Work on all sections of this great new road is proceeding with much dispatch. The Union station in Winnipeg, which is to accommodate the Grand Trunk Pacific, the Canadian Northern and the Great Northern, is approaching completion; and parts of the new road are now open for traffic. Shops and yards that will, when completed, cost about $5,000,000 are under process of construction, and Winnipeg is clearly destined to figure as largely in the Grand Trunk Pacific as it does in other great railway systems of Canada.

The other great railway system that has its Western Canadian centre in Winnipeg—the Great Northern—has not done so much toward the enlargement of its service in Western Canada as its rivals in the field. From'time to time, however, the “big man” of the Great Northern —James J. Hill—has announced his intention of building across the continent in Canada, and there is no doubt that this will be done in time. The Great Northern holds title to a considerable tract of property in Winni peg, is an important factor in handling the grain crop of the West, and runs some of the best trains that carry passengers between Winnipeg and United States points. And when the Hudson’s Bay railroad is completed to Fort Churchill or Fort Nelson, as the case may be, Winnipeg will be the chief inland city through which traffic to Europe by the new route will follow. This road has been the dream of transportation men in Northern America for years. Long ago the eyes of those who looked about them for the best means of transportation between the old country and the Canadian Northwest were directed towards the Hudson’s Bay route. In the early days of settling the Northwest country, when the great fur-seeking corporation had to transport large quantities of supplies into the country each season, and had also to carry the furs that their trappers gathered for them to their headquarters in England, the company’s ships had access to the Northwest Territories by way of the great body of water lying to the north into which that enterprising old Dutch skipper, Hendrick Hudson, found his way on one of his several voyages of discovery. That the great bay that bears his name will become part of a system of trans portation over which the grain crop of the north-western part of Canada will find its way to the markets of the old world, appears to be certain.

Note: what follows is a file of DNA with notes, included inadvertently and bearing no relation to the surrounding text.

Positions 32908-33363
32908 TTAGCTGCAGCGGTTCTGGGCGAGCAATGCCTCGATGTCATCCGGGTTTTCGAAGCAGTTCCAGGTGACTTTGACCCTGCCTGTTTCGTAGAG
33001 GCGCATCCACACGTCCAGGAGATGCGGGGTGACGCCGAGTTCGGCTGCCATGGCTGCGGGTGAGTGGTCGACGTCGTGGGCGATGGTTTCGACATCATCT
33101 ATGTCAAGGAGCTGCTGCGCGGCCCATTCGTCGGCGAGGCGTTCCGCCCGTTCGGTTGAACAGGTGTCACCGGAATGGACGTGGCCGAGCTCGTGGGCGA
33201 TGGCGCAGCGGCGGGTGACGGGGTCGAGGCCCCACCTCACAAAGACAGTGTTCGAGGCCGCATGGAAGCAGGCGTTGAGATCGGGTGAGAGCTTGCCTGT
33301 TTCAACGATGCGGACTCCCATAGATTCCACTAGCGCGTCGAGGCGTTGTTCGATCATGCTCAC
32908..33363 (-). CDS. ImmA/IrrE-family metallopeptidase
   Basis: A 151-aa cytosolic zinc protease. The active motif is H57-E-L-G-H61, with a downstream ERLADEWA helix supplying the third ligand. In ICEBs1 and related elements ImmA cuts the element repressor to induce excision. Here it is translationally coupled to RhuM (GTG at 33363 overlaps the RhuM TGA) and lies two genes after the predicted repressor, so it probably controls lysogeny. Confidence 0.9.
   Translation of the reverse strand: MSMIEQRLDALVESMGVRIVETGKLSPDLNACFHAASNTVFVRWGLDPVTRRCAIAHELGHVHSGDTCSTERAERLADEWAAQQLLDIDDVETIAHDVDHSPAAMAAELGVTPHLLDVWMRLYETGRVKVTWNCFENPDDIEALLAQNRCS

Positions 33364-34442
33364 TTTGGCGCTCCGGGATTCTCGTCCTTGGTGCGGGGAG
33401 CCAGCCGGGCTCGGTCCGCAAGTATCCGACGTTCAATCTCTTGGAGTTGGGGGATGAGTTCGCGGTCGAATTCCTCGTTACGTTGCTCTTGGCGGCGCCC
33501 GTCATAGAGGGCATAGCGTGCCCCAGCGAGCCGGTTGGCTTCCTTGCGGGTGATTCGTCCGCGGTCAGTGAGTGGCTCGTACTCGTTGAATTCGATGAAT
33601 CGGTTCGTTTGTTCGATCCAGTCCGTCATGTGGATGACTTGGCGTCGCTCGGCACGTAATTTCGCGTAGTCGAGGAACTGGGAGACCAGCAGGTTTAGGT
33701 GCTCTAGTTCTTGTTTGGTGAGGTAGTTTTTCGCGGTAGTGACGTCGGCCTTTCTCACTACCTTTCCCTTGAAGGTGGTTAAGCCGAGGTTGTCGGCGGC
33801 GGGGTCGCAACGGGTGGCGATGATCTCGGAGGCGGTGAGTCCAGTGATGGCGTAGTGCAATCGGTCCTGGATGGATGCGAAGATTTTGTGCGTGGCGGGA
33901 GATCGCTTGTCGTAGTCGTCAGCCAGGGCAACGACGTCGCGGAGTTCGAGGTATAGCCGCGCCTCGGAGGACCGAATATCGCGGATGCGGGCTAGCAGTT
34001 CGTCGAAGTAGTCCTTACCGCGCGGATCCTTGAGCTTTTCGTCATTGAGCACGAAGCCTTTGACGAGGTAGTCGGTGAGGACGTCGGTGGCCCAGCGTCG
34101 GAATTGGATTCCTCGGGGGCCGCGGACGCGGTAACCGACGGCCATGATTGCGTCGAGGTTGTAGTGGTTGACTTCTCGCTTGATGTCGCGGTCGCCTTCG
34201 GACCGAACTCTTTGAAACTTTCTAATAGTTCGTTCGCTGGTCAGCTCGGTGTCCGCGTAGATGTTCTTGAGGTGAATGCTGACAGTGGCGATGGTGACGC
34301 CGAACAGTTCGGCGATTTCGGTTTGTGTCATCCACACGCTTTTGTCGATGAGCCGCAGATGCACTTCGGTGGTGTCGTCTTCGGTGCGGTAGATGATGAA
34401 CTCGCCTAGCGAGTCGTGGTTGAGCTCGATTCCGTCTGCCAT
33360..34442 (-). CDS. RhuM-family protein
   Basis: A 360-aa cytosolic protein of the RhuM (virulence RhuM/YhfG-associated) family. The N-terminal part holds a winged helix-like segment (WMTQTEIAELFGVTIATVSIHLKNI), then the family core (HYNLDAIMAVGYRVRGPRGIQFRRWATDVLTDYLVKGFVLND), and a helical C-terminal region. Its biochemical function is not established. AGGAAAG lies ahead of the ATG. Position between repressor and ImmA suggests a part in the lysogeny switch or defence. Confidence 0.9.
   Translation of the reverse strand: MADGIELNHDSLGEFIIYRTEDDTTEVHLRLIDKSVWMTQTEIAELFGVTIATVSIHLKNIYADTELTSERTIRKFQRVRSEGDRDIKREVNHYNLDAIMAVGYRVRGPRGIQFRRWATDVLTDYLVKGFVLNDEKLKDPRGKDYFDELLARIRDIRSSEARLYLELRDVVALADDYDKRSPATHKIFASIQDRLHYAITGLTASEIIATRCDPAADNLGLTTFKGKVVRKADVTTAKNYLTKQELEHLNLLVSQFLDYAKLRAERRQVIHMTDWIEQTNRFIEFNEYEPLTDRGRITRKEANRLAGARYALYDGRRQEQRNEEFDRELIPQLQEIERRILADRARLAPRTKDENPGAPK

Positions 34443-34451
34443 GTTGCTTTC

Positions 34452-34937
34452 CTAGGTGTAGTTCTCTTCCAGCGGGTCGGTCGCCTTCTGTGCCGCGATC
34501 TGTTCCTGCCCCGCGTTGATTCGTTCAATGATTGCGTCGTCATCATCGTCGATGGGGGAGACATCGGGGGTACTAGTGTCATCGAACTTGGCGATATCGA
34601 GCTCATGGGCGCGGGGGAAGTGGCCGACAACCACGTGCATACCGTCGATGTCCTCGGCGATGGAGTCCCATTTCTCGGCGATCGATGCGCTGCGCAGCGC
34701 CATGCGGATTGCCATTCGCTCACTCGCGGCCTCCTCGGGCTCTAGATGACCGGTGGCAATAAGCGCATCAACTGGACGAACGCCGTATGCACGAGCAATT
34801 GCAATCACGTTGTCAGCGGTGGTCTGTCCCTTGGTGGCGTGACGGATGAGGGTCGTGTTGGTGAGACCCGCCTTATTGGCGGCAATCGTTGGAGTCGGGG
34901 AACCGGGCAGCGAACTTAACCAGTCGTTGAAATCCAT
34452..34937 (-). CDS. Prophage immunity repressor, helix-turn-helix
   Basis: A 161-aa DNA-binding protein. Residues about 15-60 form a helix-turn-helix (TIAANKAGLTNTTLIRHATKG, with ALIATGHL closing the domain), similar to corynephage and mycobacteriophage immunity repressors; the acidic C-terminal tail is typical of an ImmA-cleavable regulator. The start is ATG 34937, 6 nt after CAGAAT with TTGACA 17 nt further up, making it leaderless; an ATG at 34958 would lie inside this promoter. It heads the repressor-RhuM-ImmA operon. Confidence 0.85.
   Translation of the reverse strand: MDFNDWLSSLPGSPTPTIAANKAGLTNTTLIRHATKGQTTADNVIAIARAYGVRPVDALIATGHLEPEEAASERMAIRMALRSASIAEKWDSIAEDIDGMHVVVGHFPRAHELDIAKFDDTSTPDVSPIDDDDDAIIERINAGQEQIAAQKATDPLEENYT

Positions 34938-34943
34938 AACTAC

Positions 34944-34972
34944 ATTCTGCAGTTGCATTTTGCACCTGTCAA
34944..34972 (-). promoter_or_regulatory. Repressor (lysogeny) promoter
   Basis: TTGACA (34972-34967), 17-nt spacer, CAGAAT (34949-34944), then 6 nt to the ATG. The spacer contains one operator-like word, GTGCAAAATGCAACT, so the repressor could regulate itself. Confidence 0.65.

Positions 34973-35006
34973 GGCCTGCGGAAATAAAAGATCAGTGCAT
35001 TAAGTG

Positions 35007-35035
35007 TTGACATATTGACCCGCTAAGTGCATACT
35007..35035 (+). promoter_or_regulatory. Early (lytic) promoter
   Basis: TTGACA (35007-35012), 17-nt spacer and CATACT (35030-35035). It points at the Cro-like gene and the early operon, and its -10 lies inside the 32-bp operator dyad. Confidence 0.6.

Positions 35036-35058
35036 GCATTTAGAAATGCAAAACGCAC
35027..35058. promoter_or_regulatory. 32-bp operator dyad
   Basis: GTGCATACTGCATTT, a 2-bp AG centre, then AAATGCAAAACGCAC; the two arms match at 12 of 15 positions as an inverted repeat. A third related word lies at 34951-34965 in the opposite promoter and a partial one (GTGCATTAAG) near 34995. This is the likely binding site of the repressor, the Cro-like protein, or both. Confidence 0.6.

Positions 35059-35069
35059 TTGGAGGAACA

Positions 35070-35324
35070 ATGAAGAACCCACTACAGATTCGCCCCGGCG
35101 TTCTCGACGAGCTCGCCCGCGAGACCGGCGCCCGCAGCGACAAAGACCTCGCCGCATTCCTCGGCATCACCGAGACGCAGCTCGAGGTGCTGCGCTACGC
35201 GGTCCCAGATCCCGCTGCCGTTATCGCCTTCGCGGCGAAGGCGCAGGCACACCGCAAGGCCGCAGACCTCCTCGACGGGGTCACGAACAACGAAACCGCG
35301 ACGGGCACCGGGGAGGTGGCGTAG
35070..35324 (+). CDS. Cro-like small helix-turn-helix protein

Winnipeg is nearer to Liverpool by way of Fort Churchill and Hudson’s Bay by about 1,117 miles than the Manitoba capital is to the same market by way o Chicago, and 840 miles nearer than by the Canadian Pacific road through Ontario and the eastern provinces to the sea. It should be noted that the saving of distance which will be accomplished by the adoption of the Hudson Bay route is chiefly on the land part of the journey, an important factor in the consideration of freight charges. From Winnipeg to Fort Churchill the proposed port on the bay is but 650 miles and a portion of the distance is already covered by the tracks of the Canadian Northern road.

If, as the latest government report recommends, the ruad shall be built to Fort Nelson instead of Fort Churchill, the distance will be decreased by eighty-five miles.

This report also touches upon the possibilities of com-manication by water with Winnipeg as it is considered possible to produce a deep-water sailing course from Hudson’s Bay to Winnipeg by following the natural water courses and dredging a deeper channel where it is required.

Great as has been the development of the railways ir-Western Canada within the past twenty years, when we bear in mind the remarkable and manifold productiveness of the country, there is still a vast field for continued enterprise. It would perhaps be no exaggeration to say that railway construction in this great country is still in its infancy. In the province of Manitoba alone there are still 20,000,000 acres of land available for farming and the handling of the produce of the five or six million acres at present under cultivation is a severe tax upon the railways now in operation. If we add to this the future industrial expansion of the provinces of Saskatchewan and Alberta with an acreage of 159,038,720 and 161,920,000 respectively, and the province of British Columbia with its great resources in mining, lumbering, fishing, and fruit growing, it is difficult to adequately prophecy the magnitude of the future railway development.

The phenomenal growth of Winnipeg has been materially aided by the efficient car service rendered by the Winnipeg Electric Railway Company. The following figures indicate the substantial progress made by the city. The running of the first street car on Main Street from Fort Garry to the City Hall, took place on October 21st, 1882. The hydro-electric power plant at Lac du Bonnet was started in 1903 and completed in 1907. In 1900 less than 31 million passengers were carried, in 1904 the paid fares had run to 9½ millions, and in 1905 to over 13 millions, in 1906 over 17½ millions, and in 1908,

20,000,000 passengers were carried. The substantial increase resulted in the gross earnings of the company rising from $28,132 in 1900, to $831,736 in 1904; in 1905 the earnings amounted to $1,119,768, while in 1908 the total earnings had reached the greatly increased figures of $2,206,000.